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AAC vs. MP3, an iTunes Sound Quality Test

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aac vs mp3

NOTE: As of July 2009, the test described in this article has been substantially upgraded. A number of readers critiqued the original test - quite rightly - and I've updated the piece based on that feedback to, hopefully, make it more accurate and reliable.

This article is aimed at laypeople and beginners/intermediates looking for basic information. High-end audiophiles will likely find much to quibble with here, which I concede, but they're not the intended audience for this piece.

 

It’s widely said that AAC files – the native format of iTunes and the iTunes Store (though AAC is not an Apple-invented format) – sound better and takes up less space than an MP3 of the same song. Anecdotally, I’ve long believed that this is true, but wanted to put the proposition to a more exacting test in order to better help you decide which file format to use for songs in your iTunes library and on your iPhone and iPod.

So, to conduct this audio file format shoot out, I decided to encode the two songs three different ways: as 128 Kbps AAC and MP3 files, as 192 Kbps AAC and MP3, and as 256 Kbps AAC and MP3 (the higher the Kbps number, the bigger the file, but the better the quality as well – at least in theory). For all files, I used the encoder built into iTunes.

Most audiophiles – the people who have great ears and really value the highest possible sound quality – generally detest MP3 and other digital audio formats because they use compression that removes information from the digital files in order to save space. While this is true, ma average listeners won’t be able to hear the loss in most cases - as I learned during this test (it's worth noting that I'm not an audiophile, don't use high-end equipment, or anything else that especially qualifies me for performing this test. I'm just an average listener and consumer of music, which I believe to be a useful perspective).

The Test Subjects
For my test, I chose two songs: the quiet, intricate "Wild Sage," by The Mountain Goats, and the loud, raucous cover of "Leaving on a Jet Plane," by Me First and the Gimme Gimmes.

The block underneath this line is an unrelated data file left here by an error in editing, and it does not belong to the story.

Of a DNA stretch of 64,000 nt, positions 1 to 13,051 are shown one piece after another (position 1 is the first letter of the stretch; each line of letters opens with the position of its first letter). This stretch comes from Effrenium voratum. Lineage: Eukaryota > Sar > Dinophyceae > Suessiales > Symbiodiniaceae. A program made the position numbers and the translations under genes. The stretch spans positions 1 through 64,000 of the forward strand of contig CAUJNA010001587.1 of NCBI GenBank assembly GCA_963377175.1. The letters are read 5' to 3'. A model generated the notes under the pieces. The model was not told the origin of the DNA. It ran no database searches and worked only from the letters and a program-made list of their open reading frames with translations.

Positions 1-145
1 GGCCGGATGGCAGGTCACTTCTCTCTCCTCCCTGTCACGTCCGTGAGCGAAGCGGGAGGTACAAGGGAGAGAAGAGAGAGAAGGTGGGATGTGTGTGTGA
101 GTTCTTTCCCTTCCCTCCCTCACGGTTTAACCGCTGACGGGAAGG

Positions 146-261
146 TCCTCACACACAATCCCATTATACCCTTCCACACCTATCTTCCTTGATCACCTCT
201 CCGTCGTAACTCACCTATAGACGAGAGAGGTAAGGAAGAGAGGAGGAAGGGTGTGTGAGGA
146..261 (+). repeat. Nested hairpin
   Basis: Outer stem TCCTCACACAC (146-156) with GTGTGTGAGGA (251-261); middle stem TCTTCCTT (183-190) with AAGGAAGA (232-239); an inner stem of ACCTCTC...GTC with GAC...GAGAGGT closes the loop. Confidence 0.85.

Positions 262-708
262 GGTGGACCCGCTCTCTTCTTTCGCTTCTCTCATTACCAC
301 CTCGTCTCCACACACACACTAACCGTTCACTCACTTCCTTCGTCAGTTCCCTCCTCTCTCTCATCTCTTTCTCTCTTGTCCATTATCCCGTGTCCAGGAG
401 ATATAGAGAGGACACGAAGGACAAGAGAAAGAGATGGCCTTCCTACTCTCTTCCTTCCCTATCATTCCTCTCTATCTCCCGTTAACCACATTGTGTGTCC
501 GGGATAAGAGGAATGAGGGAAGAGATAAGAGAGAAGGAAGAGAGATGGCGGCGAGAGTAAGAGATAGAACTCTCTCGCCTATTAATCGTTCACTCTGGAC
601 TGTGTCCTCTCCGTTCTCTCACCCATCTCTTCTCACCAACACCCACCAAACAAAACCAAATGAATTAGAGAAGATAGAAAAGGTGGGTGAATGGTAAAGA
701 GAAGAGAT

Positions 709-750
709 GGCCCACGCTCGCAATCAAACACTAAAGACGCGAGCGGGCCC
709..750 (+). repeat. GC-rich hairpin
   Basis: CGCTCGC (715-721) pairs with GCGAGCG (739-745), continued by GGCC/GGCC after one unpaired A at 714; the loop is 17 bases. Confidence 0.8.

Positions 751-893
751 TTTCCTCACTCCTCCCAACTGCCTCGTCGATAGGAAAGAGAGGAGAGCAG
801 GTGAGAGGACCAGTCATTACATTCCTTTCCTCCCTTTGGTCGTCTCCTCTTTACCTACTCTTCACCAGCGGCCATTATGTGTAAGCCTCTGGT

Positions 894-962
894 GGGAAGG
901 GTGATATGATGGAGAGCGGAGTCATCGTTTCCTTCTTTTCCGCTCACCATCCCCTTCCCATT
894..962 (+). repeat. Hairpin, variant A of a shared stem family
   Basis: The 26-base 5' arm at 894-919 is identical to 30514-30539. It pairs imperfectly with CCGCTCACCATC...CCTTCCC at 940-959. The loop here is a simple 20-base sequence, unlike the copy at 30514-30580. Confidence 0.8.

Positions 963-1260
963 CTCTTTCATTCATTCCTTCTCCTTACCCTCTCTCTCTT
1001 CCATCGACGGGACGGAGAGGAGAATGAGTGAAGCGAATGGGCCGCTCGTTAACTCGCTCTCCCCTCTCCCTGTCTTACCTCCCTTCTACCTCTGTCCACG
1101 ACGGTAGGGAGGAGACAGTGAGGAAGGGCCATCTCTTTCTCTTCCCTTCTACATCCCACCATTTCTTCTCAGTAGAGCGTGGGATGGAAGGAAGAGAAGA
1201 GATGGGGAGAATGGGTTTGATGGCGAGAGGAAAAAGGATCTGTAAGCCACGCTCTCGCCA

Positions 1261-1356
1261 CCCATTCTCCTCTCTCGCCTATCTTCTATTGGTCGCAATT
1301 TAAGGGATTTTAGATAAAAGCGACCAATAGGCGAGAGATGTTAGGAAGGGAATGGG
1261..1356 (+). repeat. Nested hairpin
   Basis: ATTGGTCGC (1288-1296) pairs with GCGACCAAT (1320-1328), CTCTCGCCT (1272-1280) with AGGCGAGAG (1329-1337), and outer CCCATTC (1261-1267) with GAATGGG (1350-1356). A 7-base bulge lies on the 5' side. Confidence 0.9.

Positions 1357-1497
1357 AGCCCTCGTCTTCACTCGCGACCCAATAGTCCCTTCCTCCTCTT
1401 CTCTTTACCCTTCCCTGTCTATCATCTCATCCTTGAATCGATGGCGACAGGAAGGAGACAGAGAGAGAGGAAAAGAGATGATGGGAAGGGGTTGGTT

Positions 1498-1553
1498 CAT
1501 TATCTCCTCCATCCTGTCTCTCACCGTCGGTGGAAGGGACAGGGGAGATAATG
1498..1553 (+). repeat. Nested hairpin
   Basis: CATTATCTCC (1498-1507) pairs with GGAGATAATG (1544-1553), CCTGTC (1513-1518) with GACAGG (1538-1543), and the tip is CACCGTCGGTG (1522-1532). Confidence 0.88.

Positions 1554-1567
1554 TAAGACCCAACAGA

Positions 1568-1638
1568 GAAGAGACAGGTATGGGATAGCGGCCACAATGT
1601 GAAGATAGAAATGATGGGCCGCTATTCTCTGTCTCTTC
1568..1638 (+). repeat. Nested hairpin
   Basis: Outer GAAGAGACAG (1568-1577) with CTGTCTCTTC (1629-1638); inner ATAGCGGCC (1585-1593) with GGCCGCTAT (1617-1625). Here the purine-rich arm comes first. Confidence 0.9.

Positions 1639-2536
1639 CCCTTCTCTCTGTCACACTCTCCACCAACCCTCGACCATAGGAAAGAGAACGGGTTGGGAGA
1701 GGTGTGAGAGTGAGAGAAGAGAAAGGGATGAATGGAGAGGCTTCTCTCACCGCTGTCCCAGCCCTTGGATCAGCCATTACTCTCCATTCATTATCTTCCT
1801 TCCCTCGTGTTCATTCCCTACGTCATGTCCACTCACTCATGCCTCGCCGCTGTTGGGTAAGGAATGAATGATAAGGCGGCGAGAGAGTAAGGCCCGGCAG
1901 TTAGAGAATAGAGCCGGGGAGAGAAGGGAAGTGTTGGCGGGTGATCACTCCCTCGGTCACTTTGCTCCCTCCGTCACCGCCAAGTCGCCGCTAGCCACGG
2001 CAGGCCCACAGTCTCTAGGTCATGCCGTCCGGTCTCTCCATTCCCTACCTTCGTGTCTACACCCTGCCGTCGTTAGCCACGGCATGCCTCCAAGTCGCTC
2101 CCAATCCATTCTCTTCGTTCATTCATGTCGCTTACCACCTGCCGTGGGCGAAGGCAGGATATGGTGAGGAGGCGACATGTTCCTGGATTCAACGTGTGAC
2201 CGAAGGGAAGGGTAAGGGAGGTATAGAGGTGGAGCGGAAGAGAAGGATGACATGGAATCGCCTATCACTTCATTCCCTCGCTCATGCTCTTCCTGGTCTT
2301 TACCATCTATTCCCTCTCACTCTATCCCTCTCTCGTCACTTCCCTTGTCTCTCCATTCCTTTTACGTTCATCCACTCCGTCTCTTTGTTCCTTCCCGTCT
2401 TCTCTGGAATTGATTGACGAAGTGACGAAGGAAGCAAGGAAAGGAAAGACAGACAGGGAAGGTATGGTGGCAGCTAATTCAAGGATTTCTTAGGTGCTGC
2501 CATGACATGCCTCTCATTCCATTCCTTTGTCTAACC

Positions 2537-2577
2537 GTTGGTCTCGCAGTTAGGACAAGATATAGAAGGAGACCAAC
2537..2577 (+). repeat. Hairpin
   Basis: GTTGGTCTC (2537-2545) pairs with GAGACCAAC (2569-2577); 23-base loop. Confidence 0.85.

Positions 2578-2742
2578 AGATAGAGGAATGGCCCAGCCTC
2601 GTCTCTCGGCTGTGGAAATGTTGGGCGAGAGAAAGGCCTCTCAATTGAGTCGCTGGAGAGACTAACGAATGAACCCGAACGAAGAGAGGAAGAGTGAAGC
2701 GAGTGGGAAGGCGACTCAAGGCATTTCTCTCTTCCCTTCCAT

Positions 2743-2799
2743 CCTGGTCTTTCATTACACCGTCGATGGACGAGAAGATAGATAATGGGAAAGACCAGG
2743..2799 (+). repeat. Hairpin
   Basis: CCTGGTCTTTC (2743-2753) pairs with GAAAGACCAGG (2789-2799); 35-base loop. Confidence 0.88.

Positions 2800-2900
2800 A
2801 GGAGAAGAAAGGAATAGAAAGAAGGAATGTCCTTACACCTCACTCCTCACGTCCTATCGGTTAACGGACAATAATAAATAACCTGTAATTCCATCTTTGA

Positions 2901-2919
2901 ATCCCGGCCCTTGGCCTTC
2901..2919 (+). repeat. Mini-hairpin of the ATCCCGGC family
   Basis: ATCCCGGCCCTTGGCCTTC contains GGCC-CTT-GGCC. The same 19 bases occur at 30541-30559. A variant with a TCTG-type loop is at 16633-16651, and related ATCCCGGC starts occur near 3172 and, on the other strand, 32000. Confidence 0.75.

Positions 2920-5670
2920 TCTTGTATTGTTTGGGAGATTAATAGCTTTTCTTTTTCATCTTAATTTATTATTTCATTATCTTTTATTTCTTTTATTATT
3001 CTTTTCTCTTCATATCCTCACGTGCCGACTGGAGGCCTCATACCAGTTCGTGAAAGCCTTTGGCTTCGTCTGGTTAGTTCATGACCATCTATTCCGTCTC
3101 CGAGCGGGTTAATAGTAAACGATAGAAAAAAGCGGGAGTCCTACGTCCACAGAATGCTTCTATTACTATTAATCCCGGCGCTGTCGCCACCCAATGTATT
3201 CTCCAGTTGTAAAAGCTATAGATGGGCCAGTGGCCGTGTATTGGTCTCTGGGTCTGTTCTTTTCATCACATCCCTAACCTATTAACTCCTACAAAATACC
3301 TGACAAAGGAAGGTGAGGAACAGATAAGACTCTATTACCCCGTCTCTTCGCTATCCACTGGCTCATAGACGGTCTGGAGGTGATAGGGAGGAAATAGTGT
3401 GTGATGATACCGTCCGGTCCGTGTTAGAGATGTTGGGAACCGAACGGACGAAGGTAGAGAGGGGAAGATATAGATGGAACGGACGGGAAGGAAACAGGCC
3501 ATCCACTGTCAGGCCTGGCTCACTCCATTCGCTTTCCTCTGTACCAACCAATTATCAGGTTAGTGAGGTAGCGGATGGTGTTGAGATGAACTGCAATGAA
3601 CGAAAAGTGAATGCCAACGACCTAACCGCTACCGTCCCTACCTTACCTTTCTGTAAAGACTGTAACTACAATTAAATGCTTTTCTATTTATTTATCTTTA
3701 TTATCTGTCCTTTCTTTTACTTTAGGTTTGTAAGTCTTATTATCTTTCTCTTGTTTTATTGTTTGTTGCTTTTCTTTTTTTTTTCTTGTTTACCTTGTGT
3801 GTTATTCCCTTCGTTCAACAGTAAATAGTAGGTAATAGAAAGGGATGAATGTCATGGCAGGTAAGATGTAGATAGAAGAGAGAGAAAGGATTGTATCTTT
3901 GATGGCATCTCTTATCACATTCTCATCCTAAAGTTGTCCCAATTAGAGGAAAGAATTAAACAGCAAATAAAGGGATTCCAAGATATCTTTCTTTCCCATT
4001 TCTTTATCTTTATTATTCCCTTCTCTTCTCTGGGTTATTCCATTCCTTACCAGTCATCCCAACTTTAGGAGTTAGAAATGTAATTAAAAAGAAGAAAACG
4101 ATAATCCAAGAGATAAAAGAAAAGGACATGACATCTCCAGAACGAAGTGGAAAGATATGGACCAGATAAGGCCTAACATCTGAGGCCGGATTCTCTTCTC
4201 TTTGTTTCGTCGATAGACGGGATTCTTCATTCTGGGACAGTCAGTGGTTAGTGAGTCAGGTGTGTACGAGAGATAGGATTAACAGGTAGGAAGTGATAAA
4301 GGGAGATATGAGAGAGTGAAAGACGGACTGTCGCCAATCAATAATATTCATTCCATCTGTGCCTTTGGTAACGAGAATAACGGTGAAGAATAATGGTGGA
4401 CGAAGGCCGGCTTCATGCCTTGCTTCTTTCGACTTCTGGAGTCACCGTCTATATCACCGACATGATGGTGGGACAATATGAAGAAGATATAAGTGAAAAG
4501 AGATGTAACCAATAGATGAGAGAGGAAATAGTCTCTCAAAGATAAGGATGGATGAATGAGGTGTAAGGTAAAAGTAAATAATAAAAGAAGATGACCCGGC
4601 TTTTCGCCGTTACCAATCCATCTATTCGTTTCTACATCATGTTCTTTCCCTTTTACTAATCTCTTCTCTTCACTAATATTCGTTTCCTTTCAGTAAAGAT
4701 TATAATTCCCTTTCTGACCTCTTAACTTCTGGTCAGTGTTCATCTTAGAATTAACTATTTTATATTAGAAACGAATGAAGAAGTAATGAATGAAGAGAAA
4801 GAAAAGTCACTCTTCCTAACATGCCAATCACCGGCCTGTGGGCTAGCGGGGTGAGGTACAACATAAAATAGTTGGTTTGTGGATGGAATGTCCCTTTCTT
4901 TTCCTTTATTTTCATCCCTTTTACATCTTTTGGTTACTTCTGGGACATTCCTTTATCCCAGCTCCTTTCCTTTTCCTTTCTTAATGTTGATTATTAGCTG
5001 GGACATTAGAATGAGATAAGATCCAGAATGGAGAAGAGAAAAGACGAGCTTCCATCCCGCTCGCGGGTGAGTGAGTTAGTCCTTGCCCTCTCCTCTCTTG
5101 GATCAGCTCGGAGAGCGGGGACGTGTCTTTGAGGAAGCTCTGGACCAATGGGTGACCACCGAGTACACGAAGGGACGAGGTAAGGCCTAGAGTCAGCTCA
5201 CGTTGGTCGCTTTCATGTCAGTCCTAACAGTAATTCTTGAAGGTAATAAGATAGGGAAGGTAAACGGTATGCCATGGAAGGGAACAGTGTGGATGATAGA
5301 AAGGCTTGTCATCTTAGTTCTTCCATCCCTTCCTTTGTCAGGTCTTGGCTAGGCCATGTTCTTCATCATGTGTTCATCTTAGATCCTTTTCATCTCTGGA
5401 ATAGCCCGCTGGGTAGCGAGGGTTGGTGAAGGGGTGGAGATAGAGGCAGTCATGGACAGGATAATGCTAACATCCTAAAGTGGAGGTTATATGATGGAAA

"Wild Sage" is full of subtle pianos and finger-picked/strummed guitar, with high, breathy singing. I chose it because I'm hoping that those intricate sections will reveal a lot of detail in the various versions of the file.

"Leaving on a Jet Plane," on the other hand, is fast, loud, bass heavy, and full of complex drum sections. This song will hopefully show some more dynamic range and reveal other things that the quieter "Wild Sage" won't.

I used my CD copy of both songs (presumably the highest quality available to me) as a baseline.

Here’s what I found:

256K

  • Wild Sage: Both versions of the song sound great - I can clearly hear the plucking of the guitar strings, the breathiness of the vocal, no distortions anywhere. The MP3 and AAC sound nearly identical. No clear winner here. The MP3 version is 1.2MB smaller, though.
  • Leaving on a Jet Plane: Same situation here. The song sounds great - clear vocal with subtle intonations and a general sense of brightness - but neither sounds appreciably different.

192K

  • Wild Sage: No surprise here - this version sounds a bit muddied compared to the 256K version. However, there's still no clear distinction between AAC and MP3. The MP3 is almost 1MB smaller.
  • Leaving on a Jet Plane: The pattern holds true. Not as good as 256K (of course), but very similar between the two file formats.

128K

  • Wild Sage: Finally a difference! In this version, the AAC is a bit clearer and brighter than the MP3, which suffers from slight muddiness and a slurring together of some sounds. The filesizes are almost exactly the same, making the AAC the clear winner here.
  • Leaving on a Jet Plane: And here the AAC is slightly superior in drum clarity. Otherwise, the songs sound fairly similar and are exactly the same size.

Conclusion
Though there are, no doubt, differences in the sound waves of the three files, they sound roughly equivalent. Though there may be a bit more detail in the 256 Kbps MP3, it's difficult for an untrained ear to discern and the files are much bigger than either other version. The only place you're likely to hear a difference is in the low-end 128K encodings, but I wouldn't recommend those anyway.

So, given these test results, it seems that the debate between AAC and MP3 may come down to a matter of taste, opinion, or having better ears than me (learn more about file comparisons). If you find different results from your own testing, I’d love to hear from you.

File Size by Encoding Type/Rate

  MP3 - 256K AAC - 256K MP3 - 192K AAC - 192K MP3 - 128K AAC - 128K
Wild Sage 7.8MB 9MB 5.8MB 6.7MB 3.9MB 4MB
Leaving on a Jet Plane 4.7MB 5.1MB 3.5MB 3.8MB 2.4MB 2.4MB
 

 

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